Conway announced Sunday evening she will leave her job at the White House at the end of the month while her husband, George Conway, said he was withdrawing from the anti-Trump organization, The Lincoln Project, with both citing a need to focus on their family.

Conway's speech on Wednesday will mark her second appearance at the 2020 GOP convention.

On Tuesday, she was featured in a short video with other women in leadership positions across the Trump campaign and the Trump administration.

Conway is among a list of standout women in GOP leadership roles expected to speak on Wednesday. South Dakota Gov. Kristi Noem, Iowa Sen. Joni Ernst and Rep. Elise Stefanik, the youngest Republican ever to be elected to Congress, are also scheduled to speak.

It appears to be part of a larger appeal to bring more women into the party amid fears that their support for the GOP and Trump is eroding. According to several national polls conducted over the summer, the gender gap among voters is near historic highs.

7:37 p.m. ET, August 26, 2020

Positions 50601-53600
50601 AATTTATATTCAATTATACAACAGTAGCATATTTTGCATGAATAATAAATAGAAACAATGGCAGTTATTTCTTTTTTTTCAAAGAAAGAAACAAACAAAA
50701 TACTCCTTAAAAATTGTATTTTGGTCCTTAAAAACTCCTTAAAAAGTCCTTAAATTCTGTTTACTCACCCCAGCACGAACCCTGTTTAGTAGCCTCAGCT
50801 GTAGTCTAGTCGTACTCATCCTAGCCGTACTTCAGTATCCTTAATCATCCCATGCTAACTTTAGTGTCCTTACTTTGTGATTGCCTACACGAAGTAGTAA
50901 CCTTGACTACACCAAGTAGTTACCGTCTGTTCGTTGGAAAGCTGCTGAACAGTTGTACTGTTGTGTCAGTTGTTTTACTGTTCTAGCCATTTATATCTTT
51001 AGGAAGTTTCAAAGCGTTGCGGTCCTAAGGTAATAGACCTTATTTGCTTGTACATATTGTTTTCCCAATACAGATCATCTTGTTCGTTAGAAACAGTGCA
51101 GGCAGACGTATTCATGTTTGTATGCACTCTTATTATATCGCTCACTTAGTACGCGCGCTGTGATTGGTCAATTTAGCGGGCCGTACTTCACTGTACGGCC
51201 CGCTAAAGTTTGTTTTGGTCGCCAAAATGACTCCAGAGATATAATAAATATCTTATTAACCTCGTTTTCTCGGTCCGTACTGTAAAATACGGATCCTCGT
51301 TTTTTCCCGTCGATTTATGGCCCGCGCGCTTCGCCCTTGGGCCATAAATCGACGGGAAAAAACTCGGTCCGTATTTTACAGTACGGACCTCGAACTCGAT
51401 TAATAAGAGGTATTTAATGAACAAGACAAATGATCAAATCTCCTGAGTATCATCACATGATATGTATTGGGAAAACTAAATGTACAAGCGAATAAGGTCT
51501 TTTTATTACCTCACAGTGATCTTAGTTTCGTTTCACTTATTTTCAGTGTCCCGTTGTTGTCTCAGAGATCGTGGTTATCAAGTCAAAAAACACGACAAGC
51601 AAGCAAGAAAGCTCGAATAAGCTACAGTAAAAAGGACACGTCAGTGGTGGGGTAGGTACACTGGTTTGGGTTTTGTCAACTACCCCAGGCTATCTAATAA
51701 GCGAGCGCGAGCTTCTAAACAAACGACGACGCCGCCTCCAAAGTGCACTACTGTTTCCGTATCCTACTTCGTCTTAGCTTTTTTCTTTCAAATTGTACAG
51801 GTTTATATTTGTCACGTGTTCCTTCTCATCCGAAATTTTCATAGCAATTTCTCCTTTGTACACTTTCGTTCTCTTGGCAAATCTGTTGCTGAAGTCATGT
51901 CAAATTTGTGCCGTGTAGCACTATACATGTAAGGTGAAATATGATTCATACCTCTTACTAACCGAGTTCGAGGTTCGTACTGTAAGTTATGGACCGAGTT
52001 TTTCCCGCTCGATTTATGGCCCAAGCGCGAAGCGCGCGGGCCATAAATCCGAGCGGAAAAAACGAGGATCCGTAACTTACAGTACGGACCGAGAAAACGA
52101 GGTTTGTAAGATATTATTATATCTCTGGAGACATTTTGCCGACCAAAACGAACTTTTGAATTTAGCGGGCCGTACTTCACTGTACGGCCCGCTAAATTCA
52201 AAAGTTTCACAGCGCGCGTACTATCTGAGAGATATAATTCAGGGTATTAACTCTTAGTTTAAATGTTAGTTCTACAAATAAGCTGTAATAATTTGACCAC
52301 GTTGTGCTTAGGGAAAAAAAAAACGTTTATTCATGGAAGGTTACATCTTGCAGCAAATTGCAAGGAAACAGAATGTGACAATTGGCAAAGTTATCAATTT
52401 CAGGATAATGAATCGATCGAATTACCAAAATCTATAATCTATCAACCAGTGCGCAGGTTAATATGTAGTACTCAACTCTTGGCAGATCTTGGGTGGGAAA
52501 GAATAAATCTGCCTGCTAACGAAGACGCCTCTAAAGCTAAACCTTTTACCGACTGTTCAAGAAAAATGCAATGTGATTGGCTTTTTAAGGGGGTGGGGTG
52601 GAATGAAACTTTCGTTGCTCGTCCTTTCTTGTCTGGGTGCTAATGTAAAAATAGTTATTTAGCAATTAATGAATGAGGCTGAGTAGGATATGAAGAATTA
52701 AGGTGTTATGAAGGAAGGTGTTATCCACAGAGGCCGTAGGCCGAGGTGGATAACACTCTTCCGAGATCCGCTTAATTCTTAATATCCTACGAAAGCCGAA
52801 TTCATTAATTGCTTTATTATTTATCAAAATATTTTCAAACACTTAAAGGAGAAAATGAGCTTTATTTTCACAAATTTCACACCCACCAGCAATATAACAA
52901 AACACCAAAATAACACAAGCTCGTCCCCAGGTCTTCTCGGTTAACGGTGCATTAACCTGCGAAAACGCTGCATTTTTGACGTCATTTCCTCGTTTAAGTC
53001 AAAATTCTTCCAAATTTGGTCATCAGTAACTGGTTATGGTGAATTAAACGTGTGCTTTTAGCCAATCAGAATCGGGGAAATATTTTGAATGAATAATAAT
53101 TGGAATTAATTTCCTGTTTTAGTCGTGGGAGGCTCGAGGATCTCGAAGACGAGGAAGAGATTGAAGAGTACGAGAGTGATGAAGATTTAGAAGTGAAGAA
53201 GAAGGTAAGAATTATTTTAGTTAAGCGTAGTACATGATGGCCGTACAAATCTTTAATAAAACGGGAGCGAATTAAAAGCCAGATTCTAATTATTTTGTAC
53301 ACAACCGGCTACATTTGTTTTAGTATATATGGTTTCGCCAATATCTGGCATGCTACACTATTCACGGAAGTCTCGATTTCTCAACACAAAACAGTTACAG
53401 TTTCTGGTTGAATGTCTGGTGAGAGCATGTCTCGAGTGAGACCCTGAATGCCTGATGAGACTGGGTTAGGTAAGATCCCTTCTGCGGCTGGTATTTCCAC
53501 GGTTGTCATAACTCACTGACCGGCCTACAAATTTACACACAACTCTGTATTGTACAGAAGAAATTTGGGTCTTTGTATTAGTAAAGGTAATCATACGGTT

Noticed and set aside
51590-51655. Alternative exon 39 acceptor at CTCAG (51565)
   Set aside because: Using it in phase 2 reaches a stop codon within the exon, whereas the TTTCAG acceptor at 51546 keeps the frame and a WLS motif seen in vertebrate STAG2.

Pence will “keep defining the Democratic ticket as out of touch and dangerous for America”

From CNN's Jeff Zeleny

Vice President Mike Pence speaks during the first day of the Republican National Convention on August 24, in Charlotte, North Carolina.
Vice President Mike Pence speaks during the first day of the Republican National Convention on August 24, in Charlotte, North Carolina. Logan Cyrus/AFP/Getty Images

In his speech at Fort McHenry tonight, Vice President Mike Pence will address the racial unrest in America.

He will make a particular mention of the violence unfolding in Wisconsin, where two people were killed overnight and a third injured during the third straight night of demonstrations in Kenosha over the police shooting of Jacob Blake.

The vice president’s remarks are still being written — and updated as events unfold in Wisconsin and elsewhere — but he plans to steep his remarks in patriotic tones and will make a particular reference to the National Anthem.

He is expected to repeat his call for standing during the anthem — as a sign of respect for the flag — and use that in his remarks tonight.

It remains an open question how much he will dwell on that, aides said, because he is also focused intently on Democratic presidential nominee Joe Biden and VP nominee Kamala Harris.

A senior Republican official says Pence will use his remarks “to keep defining the Democratic ticket as out of touch and dangerous for America.”

7:27 p.m. ET, August 26, 2020

RNC uses White House for speeches and surprises despite ethics concerns

From CNN's Maegan Vazquez and Kevin Liptak

President Donald Trump applauds as he arrives to listen to first lady Melania Trump's address to the Republican National Convention from the Rose Garden at the White House on August 25 in Washington.